Enjoy these Front Porch Moments from Bill and share your favorites with your family and friends. He'd love to meet you at Front Porch ice cream events. Oh, and by the way, his favorite flavor is Nana’s Banana Pudding.
The Tea Party
The invitation to the tea party came in an envelope inside an envelope. The outside envelope was addressed to my residence. The inside envelope was addressed to “Granddaddy”. It was written with a pink crayon. Inside the envelope was a folded piece of lavender-colored construction paper on which was written in uneven, block letters, “COME TO MY PARTY”. Underneath that invitation/instruction and written in the same style was “MIA”. At the bottom of the page, written in adult-scripted ink, was “1:00 in the back yard”.
Mia is my granddaughter and at the time of that particular tea party she was just seven years old but already a Southern belle. Holding tea parties is a traditional Southern social institution passed on from generation to generation by Southern women who take great pride and delight in gathering folks around them to commiserate, exaggerate, decorate and otherwise entertain in a prescribed manner. There are rules that are learned at an early age and which do not vary. However, there are certain adaptations made for those young ladies during the early part of the learning process.
I arrived at the appointed time of Mia’s tea party to find her already set up in the backyard under the dogwood tree a-bloom in its spring finery. As was Mia. She was wearing a long lavender dress that looked very much like the Cinderella dress she had gotten from Santa the previous Christmas. I noticed that she had made an attempt to accessorize her footwear by sprinkling glitter on her white tennis shoes. Certainly, her major fashion statement was the large straw hat with a wide brim and hat band in which she had placed some fresh white daisies plucked just that morning from the flowerbed beside the garage.
At my wife’s instruction I wore a bow tie with a blue blazer to go with my khaki pants and denim shirt. Mia expected her guest to dress appropriately.
She had borrowed her granny’s card table on which she had set up the tea set made of the finest red plastic cups and saucers, white spoons and paper napkins. In the center of the table was a small pitcher of sweet tea. (I believe it had earlier been available for lunch complete with ice.) Beside the pitcher was a small sugar bowl with lumps of sugar. (I have no idea where she found lumps of sugar at my house.) In the center of the table was a small plate of chocolate chip cookies.
The table was set for three. I asked who the third member of the party was and was told that it was Miss Beasley (Mia’s well-worn doll) but she couldn’t find any shoes to match her dress so she was taking a nap instead.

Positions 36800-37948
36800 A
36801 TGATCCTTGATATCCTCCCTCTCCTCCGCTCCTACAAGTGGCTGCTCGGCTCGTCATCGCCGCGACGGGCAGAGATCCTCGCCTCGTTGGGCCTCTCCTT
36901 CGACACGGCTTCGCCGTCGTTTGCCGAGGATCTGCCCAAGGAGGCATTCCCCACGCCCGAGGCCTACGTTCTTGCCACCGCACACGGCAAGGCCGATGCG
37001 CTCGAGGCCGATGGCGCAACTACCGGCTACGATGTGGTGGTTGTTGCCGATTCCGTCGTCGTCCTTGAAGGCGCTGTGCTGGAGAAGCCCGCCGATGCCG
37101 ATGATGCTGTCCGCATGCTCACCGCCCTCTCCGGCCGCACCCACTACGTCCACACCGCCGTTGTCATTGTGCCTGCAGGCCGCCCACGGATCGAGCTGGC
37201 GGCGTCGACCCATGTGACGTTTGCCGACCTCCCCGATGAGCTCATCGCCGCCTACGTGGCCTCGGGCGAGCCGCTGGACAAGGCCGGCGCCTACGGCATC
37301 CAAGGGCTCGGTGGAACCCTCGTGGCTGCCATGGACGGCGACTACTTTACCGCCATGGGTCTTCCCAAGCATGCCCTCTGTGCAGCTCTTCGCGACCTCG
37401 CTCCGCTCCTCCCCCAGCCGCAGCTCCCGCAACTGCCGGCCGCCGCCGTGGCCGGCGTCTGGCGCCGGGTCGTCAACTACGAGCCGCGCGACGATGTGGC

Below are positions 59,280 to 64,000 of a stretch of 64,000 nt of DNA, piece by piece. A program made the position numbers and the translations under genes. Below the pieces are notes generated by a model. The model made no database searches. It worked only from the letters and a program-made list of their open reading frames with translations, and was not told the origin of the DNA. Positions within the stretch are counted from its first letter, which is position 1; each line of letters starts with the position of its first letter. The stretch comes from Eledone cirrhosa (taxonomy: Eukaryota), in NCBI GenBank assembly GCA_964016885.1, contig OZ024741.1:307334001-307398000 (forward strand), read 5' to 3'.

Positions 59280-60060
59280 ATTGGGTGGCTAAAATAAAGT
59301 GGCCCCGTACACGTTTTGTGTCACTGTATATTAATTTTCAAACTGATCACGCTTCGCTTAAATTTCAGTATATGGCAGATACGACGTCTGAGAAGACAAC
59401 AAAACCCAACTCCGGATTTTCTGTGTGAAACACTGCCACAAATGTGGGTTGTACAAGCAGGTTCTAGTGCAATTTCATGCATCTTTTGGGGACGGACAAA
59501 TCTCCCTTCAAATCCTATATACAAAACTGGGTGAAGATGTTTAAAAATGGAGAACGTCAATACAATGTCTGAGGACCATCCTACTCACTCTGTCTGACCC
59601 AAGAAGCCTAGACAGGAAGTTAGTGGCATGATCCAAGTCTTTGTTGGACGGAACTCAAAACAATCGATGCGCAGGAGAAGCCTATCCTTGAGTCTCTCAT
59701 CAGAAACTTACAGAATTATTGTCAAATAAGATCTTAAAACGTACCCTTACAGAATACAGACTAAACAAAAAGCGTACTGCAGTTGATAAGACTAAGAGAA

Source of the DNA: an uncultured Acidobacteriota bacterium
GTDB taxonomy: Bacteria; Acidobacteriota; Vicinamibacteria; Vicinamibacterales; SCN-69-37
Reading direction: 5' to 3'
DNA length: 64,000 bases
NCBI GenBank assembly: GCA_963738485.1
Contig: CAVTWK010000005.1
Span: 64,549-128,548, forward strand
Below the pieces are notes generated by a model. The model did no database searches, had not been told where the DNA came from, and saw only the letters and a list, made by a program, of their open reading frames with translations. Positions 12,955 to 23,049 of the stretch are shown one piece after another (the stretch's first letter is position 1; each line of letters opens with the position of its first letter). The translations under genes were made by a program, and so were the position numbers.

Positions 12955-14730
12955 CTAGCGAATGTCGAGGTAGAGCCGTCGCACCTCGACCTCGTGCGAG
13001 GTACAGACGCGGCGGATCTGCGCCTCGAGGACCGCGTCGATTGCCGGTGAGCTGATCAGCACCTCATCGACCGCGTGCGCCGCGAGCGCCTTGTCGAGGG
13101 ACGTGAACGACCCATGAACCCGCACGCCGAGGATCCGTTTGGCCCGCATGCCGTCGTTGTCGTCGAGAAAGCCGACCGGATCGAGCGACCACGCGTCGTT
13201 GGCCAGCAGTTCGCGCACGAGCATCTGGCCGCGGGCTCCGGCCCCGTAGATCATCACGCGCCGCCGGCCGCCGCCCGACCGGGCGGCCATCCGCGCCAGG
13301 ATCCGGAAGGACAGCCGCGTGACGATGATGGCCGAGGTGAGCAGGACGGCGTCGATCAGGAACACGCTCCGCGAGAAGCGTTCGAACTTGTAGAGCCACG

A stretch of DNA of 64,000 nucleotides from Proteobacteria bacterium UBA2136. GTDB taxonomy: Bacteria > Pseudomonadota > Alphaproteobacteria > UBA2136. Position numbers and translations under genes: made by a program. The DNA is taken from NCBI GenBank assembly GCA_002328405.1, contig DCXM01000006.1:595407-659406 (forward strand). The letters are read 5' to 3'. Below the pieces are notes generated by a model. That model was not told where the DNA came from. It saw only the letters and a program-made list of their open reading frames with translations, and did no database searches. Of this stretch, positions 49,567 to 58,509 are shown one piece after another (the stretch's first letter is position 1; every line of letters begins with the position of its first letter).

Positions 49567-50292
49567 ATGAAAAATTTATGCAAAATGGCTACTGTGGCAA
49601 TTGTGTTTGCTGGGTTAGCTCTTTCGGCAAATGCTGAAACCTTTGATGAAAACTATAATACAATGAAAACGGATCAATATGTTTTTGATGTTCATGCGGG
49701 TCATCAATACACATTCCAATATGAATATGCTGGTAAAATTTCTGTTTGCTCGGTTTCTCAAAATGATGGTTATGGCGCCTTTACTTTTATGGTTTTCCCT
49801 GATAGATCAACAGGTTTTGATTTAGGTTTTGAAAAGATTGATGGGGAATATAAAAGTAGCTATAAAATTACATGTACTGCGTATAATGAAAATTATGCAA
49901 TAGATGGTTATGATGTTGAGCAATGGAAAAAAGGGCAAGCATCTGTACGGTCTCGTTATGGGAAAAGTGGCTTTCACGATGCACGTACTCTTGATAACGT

We proceeded with the tea party without Miss Beasley. (We sat in very small chairs which, for me, challenged the appropriate dignity of the event.) Mia asked if I would pour the tea. She passed the cookies to me. We sipped the tea and ate the cookies in silence. As soon as we finished the tea and cookies, Mia announced that she had to go into the house but would be right back.
Her Granny had been watching the whole thing through the kitchen window and I saw her move away as Mia left the table. In a few minutes Mia returned (accompanied by Granny) with two small plates each holding a slice of red velvet cake (left from Sunday dinner) topped with a generous helping of vanilla ice cream. We both ate the dessert with restrained enthusiasm.
Some Southern traditions fade with the changing times. There seem to be fewer occasions when formal attire is worn, when courtesy and manners are on full display. And it’s probably just as well. However, I believe there should always remain a tradition of a grandfather sharing tea with his granddaughter.
About Bill Thompson
For over 40 years, Bill Thompson has traveled the Carolinas delighting folks with his commentary on Southern staples: food, farming, music, family and neighbors. He's been the master of ceremonies for hundreds of events celebrating the things that make the South special - from the Hollering Contest in Spivey's Corner to the Wolly Worm Festival in Banner Elk, the Grits Festival in South Carolina, and he's even judged a sweet tea contest in Georgia. In the process, he's had the chance to meet some fine Southerners and hear their own stories. He's authored three books, one named, "Sweet Tea, Fried Chicken and Lazy Dogs: A Reflection of North Carolina Life."